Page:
Searching for Boko Haram: A History of Violence in Central Africa; African Border Disorders: Addressing Transnational Extremist Organizations

In This Review

Searching for Boko Haram: A History of Violence in Central Africa
By Scott MacEachern
Oxford University Press, 2018
248 pp.
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African Border Disorders: Addressing Transnational Extremist Organizations
Edited by Olivier J. Walther and William F. S. Miles.
Routledge, 2017
210 pp.
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These two exceptional books offer significant new insights into the rise of jihadist violence in Africa. MacEachern situates Boko Haram, the Islamic State affiliate based in Nigeria, in the history of a complex region that includes parts of four countries: southern Chad, northern Cameroon, northeastern Nigeria, and southeastern Niger. This is a borderland between the Sahara to the north, where Islam prevails, and the savanna and forest areas to the south, which are home to various animist traditions. Boko Haram’s leadership is currently thought to have retreated to the Mandara Mountains, on the Nigerian-Cameroonian border, which MacEachern demonstrates have long been a haven for smugglers, slave traders, and various militias. His book explores the interesting parallels between Boko Haram and Hamman Yaji, a notorious warlord who, in the early twentieth century, struck out from his stronghold in the Mandaras to attack local communities and enslave young women—just like Boko Haram. It comes as no surprise, then, that local residents interpret Boko Haram through the lens of the story of Hamman Yaji, as MacEachern reports.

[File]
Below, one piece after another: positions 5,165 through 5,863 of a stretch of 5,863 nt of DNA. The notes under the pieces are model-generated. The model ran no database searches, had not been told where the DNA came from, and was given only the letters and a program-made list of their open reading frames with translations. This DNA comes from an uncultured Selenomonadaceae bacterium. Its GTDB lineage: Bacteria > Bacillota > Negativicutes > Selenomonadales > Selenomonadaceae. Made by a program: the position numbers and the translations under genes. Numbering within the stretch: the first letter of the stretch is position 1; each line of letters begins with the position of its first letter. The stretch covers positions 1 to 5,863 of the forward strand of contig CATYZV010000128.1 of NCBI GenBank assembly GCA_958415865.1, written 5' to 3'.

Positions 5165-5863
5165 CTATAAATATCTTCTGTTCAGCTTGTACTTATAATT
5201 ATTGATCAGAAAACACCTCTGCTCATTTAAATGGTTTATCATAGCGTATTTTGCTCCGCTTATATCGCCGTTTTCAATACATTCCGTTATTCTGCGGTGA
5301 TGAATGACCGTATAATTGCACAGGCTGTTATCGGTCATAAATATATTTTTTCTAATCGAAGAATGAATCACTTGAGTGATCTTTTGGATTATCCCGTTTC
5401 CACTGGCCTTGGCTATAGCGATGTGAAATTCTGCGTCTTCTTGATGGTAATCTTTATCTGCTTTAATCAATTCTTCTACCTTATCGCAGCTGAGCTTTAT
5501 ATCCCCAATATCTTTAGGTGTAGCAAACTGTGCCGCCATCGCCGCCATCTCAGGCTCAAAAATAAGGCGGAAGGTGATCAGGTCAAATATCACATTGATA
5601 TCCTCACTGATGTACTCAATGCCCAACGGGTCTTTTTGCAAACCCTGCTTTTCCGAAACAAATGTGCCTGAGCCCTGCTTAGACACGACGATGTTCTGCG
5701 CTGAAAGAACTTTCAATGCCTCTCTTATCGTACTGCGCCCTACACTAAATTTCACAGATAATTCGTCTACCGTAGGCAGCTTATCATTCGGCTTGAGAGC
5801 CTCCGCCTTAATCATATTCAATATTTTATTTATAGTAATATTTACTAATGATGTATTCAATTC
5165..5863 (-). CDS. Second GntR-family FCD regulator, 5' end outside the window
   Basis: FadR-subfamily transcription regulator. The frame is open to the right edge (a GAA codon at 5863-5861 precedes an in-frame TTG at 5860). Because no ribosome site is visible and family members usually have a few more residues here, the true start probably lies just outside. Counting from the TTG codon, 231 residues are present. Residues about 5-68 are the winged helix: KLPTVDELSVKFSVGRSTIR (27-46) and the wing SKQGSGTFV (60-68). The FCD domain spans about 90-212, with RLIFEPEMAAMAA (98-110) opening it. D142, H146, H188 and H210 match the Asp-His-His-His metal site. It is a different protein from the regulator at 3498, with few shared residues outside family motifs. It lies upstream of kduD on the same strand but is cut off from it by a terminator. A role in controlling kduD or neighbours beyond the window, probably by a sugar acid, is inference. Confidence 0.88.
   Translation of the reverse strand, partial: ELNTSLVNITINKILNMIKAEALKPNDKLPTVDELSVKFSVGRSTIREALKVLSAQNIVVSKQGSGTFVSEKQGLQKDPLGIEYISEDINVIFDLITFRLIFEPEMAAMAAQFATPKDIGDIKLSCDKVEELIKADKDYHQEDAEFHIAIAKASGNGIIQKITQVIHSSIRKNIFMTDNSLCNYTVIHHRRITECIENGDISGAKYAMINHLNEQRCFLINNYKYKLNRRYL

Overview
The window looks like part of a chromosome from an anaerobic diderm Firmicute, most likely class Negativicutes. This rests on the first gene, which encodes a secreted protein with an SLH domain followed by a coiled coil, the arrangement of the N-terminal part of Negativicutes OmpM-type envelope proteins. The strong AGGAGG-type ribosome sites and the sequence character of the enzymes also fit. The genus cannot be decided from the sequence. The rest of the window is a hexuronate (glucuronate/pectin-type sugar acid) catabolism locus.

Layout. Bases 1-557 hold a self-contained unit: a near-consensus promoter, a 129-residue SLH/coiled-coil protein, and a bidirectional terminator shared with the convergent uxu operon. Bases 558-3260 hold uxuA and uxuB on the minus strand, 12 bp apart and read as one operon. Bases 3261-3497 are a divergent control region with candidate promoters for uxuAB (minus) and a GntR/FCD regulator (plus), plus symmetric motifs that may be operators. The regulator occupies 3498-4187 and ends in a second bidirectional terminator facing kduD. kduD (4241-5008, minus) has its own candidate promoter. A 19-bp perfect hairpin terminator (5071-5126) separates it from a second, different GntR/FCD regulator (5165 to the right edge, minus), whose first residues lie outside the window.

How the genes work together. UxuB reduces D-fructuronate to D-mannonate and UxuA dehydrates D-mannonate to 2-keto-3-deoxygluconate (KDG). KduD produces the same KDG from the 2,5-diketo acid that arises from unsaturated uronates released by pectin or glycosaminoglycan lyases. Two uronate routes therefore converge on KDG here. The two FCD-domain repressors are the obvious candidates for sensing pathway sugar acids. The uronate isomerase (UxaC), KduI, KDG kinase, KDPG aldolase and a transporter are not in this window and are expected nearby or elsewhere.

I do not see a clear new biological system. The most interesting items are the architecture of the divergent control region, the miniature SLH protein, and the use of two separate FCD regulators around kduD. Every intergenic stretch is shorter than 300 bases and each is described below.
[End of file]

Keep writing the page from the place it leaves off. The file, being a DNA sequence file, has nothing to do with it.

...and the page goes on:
The contributors to Walther and Miles’ strong edited volume focus on the cross-border networks in central and western Africa on which jihadist groups rely. The book reminds readers that jihadist rebellions have long been a feature of the region’s politics. During the precolonial era, Muslim extremists used violence to enforce “purer” forms of Islam and to subjugate local non-Muslim populations. Later, during the colonial period, jihadists fought against the infidel invaders. Echoes of both periods can be detected today. Groups such as Boko Haram deny the legitimacy of modern borders (even as they exploit them to great advantage), because their ideology harks back to a “golden age” before foreigners drew the lines. And just as civilians in colonial times suffered from both British and French “pacification” campaigns and jihadist violence, so, too, do Nigerians today often fear the violence of the Nigerian army as much as the brutality of Boko Haram. 

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